Sports fanatics are a passionate and loyal bunch of people who tend to defend their teams’ honor to the point of exhaustion.
I mean, some fans even get into fistfights over their home teams, and this is predominantly synonymous with NFL patrons here in the United States. So, it goes without saying that it usually takes a lot for members of a fanbase to go so far as to denounce the franchise that many have loved their entire lives. New York Giants and Jacksonville Jaguars fans have seemingly come to this point.
Many fans decided not to participate in the Giants’ season finale at Metlife Stadium against Washington, which the home team lost, 22-7. Big Blue fans have called for the jobs of head coach Joe Judge and general manager Dave Gettleman all season. The former is still running the team for now, while the latter fell on his sword, stepping down from his post Monday morning and into early “retirement.” If the Giants do retain Judge for next year, fans may need to boycott the team’s home opener of 2022 to really get their point across.
Meanwhile, Jaguars fans took a different approach to notify team owner Shahid Khan of their displeasure with how the franchise has been operated. They want general manager Trent Baalke out and staged a “clown out” at the game in protest. This probably should have happened long ago in Jacksonville, but this year was even more of a shit show than usual. The team wasn’t good at all, former head coach Urban Meyer conducted himself as if he were still at Gainesville, and there just didn’t seem to be any long-term plan in place. On top of that, No. 1 overall pick, Trevor Lawrence, looked absolutely nothing like the QB prodigy everyone expects.
The Washington Football team has experienced a decline in attendance over the past few years, and they, like the Giants and Jaguars, have been a poorly run franchise for a long time. From 1999-2012 Washington ranked top three in attendance each year. This season they ranked 31st. But Washington is on a whole other level with their dysfunction. With multiple allegations of sexual misconduct and a full-on criminal investigation, the Football Team takes the cake. Aside from the team’s former name, the WFT was once a proud franchise that used to compete for championships. Under the leadership of Daniel Snyder, they’ve become nothing more than a disgrace of a franchise and the poster child for organizational dysfunction.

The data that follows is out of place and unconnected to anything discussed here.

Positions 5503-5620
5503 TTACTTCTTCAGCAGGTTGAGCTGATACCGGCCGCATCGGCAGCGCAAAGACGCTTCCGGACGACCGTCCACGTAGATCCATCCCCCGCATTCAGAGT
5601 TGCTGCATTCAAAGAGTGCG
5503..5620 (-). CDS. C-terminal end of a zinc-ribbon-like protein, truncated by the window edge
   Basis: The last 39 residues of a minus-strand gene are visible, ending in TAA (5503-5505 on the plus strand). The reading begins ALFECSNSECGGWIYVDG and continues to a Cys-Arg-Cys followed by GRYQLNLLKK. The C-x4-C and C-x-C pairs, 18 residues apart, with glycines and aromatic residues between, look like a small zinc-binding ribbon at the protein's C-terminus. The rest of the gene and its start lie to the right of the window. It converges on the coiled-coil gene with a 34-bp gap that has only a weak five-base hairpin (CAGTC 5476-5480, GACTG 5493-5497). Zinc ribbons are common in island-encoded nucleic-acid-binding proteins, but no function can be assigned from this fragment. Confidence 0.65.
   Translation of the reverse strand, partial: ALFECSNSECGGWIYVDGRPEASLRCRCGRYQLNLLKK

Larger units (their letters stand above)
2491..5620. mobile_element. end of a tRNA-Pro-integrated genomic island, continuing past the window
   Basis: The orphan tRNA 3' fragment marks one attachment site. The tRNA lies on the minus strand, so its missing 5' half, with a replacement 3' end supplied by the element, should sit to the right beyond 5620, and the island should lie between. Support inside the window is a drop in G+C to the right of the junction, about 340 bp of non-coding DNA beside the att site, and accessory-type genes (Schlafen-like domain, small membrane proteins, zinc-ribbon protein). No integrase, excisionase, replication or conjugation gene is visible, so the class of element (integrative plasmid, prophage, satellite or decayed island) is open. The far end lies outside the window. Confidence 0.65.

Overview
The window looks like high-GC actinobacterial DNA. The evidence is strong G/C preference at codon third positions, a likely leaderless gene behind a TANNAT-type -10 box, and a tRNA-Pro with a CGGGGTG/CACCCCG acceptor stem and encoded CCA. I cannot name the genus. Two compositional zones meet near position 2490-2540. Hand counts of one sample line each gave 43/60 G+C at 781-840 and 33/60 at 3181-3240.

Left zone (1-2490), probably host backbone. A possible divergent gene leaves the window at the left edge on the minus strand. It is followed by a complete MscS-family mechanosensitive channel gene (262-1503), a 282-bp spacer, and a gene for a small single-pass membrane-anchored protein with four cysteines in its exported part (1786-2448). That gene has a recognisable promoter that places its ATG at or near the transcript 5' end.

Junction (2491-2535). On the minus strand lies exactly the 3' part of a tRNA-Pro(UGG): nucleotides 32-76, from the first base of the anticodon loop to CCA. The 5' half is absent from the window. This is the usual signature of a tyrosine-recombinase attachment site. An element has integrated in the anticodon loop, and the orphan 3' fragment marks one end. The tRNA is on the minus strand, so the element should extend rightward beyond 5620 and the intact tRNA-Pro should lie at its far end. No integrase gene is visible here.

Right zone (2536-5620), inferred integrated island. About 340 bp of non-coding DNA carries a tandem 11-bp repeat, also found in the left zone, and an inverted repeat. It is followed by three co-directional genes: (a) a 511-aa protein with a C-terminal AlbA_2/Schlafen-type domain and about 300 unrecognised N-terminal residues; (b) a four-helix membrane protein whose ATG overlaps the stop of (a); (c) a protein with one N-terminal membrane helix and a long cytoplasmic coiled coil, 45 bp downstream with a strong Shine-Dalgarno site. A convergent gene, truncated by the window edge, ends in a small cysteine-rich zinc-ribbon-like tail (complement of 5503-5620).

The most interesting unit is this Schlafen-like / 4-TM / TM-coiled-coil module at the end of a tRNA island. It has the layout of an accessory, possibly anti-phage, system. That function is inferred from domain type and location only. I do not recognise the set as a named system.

NFL fans have put up with a lot of mismanagement from certain teams over the years. Detroit Lions fans have as good a reason as any fanbase to completely disown that organization. The Ford family just can’t get it right in Detroit. Even a fanbase like the Bengals’ can say their team has been to a Super Bowl in the modern era. Cincinnati made two Super Bowl appearances in the 1980s. They lost both, but they did get there.
Knowing this makes it even more of a sore thumb to see the Giants play a home game at probably 60 percent capacity. The G-Men last won a Super Bowl 10 years ago. This last decade hasn’t been great, but you can’t take the two Eli Manning era (2007 & 2011) championships away. Add the two Super Bowl victories under Bill Parcells, and that’s at least a history of winning. For these loyal fans to turn their backs, even if only briefly, speaks volumes to how bad things have gotten in such a short amount of time.
If enough fans opt to stay away for an extended period, this could be the wake-up call some of these teams need to get their acts together. Jacksonville fans and their clown out was amusing and should be embarrassing for Khan, but only time will tell how that could affect the status of Baalke.
These fan bases may need to stay the course in staying away from home games heading into next season. I know the NFL has enormous television contracts, but these owners aren’t in the business of losing money. They still love that gate revenue, and if enough fans refuse to show up for long enough, then it could force the hand of these owners where the product is concerned. The best way to get these billionaires to act right is to hit ’em hard in the wallet.